Weather Forecast


Community Education: After-school, summer programs get grant

The Bemidji Area Schools Board of Education approved a $719,769 grant to be used to fund Community Education after-school and summer programming.

Written by Youth Services coordinator John Buckanaga and assistant coordinator John McRae, the grant will allow the programs to increase the number of participants and expand the program to include grades 2-12.

The after-school and summer programs enroll at-risk students, who are referred by their teachers based on their MCA-II test scores in math and reading.

Programs give students academic help, tutoring, homework help and academic enrichment, and provide activities such as music, arts, sports and cultural activities.

The grant will provide funding through July 31, 2012, giving Community Education $239,923 per year for three years, with the possibility of extending two more years, says Buckanaga.

"If we get our reports in on time and produce successful results, it is likely we'll have funding for five years," he said.

Community Education receives its current funding for after-school and summer programs from a $150,000 grant received Oct. 15, 2007. With the grant's expiration date nearing an end Aug. 31, Buckanaga and McRae applied for the 21st Century grant to continue funding.

At Monday's School Board meeting, Buckanaga reported 94 percent of the 170 students stayed with the six-week summer program.

"The state average retention rate of summer program kids is 50 percent. We shocked them with an average of 94 percent," said Buckanaga.

According to Buckanaga, the success of Community Education's after-school and summer programs stems from collaborating with targeted services through Bemidji Alternative Schools and Indian Education, similar programs that service the same students.

"Targeted services helps fund the programs for kids that maybe are behind in studies or have personal problems interfering in school," said Kathy Palm, Bemidji Area Schools director of curriculum and administrative services.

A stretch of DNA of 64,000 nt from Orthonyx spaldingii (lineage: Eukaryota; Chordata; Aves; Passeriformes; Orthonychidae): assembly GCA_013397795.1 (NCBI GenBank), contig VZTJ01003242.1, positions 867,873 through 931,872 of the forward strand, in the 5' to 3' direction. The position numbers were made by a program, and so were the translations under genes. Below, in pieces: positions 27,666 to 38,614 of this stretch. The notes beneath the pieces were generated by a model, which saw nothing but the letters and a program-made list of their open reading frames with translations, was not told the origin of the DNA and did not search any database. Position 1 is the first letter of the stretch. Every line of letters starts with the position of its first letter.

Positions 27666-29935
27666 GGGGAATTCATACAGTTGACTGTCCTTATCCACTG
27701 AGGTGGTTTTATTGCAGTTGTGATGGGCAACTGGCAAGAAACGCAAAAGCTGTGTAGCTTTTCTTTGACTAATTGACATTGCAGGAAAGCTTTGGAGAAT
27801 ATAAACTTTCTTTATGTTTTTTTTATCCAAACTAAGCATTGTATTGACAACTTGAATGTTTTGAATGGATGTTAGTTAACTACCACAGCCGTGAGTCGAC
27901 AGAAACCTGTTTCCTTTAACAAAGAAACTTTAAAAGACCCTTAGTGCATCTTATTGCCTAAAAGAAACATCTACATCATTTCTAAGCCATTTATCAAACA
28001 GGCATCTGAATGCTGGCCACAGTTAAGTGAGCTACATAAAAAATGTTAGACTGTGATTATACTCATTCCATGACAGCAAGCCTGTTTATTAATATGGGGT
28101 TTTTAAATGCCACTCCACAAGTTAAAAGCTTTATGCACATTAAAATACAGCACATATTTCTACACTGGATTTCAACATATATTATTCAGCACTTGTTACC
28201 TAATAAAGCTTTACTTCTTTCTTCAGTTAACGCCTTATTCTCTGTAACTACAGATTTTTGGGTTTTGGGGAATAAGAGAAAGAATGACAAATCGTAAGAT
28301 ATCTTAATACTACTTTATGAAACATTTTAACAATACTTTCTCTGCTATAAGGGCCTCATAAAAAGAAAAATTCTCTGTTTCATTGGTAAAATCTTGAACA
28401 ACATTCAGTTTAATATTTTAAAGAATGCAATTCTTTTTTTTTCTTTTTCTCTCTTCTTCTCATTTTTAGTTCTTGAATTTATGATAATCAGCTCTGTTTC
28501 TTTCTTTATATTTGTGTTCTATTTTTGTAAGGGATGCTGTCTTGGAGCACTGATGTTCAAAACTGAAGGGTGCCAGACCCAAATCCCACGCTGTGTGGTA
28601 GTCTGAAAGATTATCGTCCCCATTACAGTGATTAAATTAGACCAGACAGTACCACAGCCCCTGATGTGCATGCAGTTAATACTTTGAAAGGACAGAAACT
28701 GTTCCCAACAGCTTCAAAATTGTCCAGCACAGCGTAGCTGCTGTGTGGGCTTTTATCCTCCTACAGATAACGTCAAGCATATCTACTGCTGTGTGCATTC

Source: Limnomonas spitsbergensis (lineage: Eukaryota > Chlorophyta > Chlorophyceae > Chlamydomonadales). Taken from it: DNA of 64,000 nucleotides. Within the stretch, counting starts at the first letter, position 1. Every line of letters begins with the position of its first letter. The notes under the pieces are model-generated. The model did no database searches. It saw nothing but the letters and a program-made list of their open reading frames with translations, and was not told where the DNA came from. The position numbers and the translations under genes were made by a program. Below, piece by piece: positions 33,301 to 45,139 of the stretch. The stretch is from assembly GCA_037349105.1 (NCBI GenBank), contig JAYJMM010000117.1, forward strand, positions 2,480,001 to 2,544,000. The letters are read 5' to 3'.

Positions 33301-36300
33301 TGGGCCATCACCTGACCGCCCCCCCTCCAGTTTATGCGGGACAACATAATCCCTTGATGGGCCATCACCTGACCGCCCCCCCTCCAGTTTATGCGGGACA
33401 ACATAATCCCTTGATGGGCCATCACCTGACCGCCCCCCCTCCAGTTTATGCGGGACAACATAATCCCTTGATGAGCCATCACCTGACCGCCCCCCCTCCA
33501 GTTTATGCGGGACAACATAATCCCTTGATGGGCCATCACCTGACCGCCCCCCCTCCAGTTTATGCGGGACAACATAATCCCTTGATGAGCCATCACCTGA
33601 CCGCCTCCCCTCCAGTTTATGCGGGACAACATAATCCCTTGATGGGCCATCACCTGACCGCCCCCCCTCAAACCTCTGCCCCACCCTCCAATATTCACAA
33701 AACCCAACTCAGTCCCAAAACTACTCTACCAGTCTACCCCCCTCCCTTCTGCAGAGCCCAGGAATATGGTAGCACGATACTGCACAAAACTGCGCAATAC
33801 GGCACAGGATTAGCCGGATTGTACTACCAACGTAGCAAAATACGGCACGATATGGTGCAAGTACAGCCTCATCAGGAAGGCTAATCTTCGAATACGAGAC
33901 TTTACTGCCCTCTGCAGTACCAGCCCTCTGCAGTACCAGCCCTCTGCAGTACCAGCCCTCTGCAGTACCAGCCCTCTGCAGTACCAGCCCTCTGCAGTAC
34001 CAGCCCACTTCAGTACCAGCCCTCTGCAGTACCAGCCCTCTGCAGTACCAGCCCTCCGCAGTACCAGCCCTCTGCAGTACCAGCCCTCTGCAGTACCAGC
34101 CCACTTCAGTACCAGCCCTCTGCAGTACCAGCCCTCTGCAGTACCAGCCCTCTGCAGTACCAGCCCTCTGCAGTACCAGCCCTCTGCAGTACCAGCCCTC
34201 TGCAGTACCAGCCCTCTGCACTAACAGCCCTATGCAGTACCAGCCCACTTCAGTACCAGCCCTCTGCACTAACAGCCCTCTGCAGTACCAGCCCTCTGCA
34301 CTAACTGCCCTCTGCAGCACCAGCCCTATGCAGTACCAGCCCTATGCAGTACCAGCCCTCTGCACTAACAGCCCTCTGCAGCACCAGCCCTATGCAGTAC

The state provides Title 1 money for transportation and targeted services provides funding for the program teachers. The 21st Century grant provides transportation costs, snacks and paraprofessionals. Indian Education provides funding for staff, as well as some transportation, says Palm.

"We used to each have our own programs, but separately we were struggling," said Palm. "There was not enough money, so we pooled our resources and with this new grant we can offer a great program."

Providing transportation has also helped kids stay with the program.

"With writing grants, the biggest challenge is thinking outside the box," said Buckanaga. "I'm fortunate that John (McRae) is my assistant. He does the writing and I do a lot of the dreaming."

The Minnesota State Community Education Conference board has asked Buckanaga and McRae to present a program on building an effective after-school program through collaboration.

"Many schools panic because they don't know where to start after they receive a grant," said Buckanaga. "I was in the same boat at one time. One of my goals is to pass on what we've done here in Bemidji and help other communities succeed in attaining grants."